Let’s generate the first case, where producer profit is the uniform price profit P* and consumer surplus is maximal, C=P**-P*. In any segmentation, the monopolist can always charge P* to every segment. So if we want consumers to capture all of the surplus, there can’t be “too many” high-value consumers in a segment, since otherwise the monopolist would raise their price above P*. Let there be 3 consumer types, with the total market uniformly distributed across the three, such that valuations are 1, 2 and 3. Let marginal cost be constant at zero. The profit-maximizing price is 2, earning the monopolist 2*(2/3)=4/3. But what if we tell the monopolist that consumers can either be Class A or Class B. Class A consists of all consumers with willingness-to-pay 1 and exactly enough consumers with WTP 2 and 3 that the monopolist is just indifferent between choosing price 1 or price 2 for Class A. Class B consists of the rest of the types 2 and 3 (and since the relative proportion of type 2 and 3 in this Class is the same as in the market as a whole, where we already know the profit maximizing price is 2 with only types 2 and 3 buying, the profit maximizing price remains 2 here). Some quick algebra shows that if Class A consists of all of the WTP 1 consumers and exactly 1/2 of the WTP 2 and 3 consumers, then the monopolist is indifferent between charging 1 and 2 to Class A, and charges 2 to Class B. Therefore, it is an equilibrium for all consumers to buy the good, the monopolist to earn uniform price profits P*, and consumer surplus to be maximized. The paper formally proves that this intuition holds for general assumptions about (possibly continuous) consumer valuations.

The other two “corner cases” for bundles of consumer and producer surplus are also easy to construct. Maximal producer surplus P** with consumer surplus 0 is simply the case of perfect price discrimination: the producer knows every consumer’s exact willingness-to-pay. Uniform price producer surplus P* and consumer surplus 0 is constructed by mixing the very low WTP consumers with all of the very high types (along with some subset of consumers with less extreme valuations), such that the monopolist is indifferent between charging the monopolist price or just charging the high type price so that everyone below the high type does not buy. Then mix the next highest WTP types with low but not quite as low WTP types, and continue iteratively. A simple argument based on a property of convex sets allows mixtures of P and C outside the corner cases; Rakesh has provided an even more intuitive proof than that given in the paper.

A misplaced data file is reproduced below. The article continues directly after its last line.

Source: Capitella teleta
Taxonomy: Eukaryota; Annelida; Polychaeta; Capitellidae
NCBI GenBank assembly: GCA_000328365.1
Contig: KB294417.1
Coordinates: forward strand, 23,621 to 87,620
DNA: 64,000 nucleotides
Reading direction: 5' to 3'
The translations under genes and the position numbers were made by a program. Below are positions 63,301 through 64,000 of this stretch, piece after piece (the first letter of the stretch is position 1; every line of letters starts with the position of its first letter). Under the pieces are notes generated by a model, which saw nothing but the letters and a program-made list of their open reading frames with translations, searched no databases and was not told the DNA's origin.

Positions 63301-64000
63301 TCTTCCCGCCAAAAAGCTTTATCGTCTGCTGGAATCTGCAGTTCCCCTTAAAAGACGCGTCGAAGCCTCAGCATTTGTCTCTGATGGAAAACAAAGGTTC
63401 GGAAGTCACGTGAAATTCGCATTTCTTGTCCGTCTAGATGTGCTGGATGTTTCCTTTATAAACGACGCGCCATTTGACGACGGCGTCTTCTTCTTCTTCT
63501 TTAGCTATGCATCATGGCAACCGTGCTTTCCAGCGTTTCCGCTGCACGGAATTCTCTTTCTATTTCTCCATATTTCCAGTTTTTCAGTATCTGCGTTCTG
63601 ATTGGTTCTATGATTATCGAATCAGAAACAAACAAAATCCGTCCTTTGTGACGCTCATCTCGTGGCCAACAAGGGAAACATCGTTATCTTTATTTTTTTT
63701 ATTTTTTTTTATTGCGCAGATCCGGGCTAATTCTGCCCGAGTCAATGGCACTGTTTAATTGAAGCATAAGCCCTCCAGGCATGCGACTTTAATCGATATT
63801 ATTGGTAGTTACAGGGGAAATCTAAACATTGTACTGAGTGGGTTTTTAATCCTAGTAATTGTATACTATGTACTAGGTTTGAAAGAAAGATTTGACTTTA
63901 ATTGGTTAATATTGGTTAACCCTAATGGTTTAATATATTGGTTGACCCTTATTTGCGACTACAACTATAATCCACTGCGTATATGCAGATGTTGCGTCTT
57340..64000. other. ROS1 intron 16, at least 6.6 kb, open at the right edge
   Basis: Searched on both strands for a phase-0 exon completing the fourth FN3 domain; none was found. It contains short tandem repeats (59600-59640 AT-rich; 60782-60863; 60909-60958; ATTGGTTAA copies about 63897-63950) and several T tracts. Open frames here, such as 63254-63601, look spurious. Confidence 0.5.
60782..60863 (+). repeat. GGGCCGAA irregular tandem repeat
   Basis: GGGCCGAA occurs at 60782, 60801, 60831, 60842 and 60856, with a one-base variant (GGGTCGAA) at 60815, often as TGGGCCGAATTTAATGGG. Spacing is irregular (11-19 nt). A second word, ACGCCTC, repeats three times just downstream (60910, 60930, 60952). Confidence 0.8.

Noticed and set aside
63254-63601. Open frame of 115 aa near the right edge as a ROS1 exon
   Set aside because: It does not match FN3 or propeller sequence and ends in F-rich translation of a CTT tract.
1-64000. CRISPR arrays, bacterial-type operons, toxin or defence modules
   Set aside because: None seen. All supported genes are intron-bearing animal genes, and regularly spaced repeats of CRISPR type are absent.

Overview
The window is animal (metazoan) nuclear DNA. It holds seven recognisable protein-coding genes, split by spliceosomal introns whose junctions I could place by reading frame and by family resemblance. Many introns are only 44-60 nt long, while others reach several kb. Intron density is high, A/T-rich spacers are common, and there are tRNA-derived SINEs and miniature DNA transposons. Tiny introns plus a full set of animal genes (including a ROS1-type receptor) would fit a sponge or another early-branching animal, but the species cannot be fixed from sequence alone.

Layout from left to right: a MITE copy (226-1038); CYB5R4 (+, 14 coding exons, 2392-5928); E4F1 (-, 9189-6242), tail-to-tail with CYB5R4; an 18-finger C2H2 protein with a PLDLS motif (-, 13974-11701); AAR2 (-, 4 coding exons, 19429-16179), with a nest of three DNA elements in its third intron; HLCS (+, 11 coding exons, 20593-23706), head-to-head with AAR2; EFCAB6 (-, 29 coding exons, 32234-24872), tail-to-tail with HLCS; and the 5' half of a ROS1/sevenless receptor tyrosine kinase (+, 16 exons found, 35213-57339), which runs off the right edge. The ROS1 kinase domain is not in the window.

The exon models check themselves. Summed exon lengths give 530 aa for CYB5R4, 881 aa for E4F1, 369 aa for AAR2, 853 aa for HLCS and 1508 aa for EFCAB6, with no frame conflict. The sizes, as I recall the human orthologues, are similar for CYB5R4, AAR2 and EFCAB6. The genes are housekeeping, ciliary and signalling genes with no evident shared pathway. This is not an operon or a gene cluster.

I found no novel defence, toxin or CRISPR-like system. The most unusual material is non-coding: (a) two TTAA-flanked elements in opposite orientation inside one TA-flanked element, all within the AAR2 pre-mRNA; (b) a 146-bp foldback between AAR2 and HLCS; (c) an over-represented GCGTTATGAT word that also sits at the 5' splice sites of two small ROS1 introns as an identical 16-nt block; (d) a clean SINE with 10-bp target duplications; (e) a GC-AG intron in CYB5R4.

Now how do we use this result in policy? At a first pass, since information is always good for the seller (weakly) and ambiguous for the consumer, a policymaker should be particularly worried about bundlers providing information about willingness-to-pay that is expected to drastically lower consumer surplus while only improving rent extraction by sellers a small bit. More works needs to be done in specific cases, but the mathematical setup in this paper provides a very straightforward path for such applied analysis. It seems intuitive that precise information about consumers with willigness-to-pay below the monopoly price is unambiguously good for welfare, whereas information bundles that contain a lot of high WTP consumers but also a relatively large number of lower WTP consumers will lower total quantity sold and hence social surplus.

I am also curious about the limits of price discrimination in the oligopoly case. In general, the ability to price discriminate (even perfectly!) can be very good for consumers under oligopoly. The intuition is that under uniform pricing, I trade-off stealing your buyers by lowering prices against earning less from my current buyers; the ability to price discriminate allows me to target your buyers without worrying about the effect on my own current buyers, hence the reaction curves are steeper, hence consumer surplus tends to increase (see Section 7 of Mark Armstrong’s review of the price discrimination literature). With arbitrary third degree price discrimination, however, I imagine mathematics similar to that in the present paper could prove similarly elucidating.

2013 Working Paper (IDEAS version).

“Long Cheap Talk,” R. Aumann & S. Hart (2003)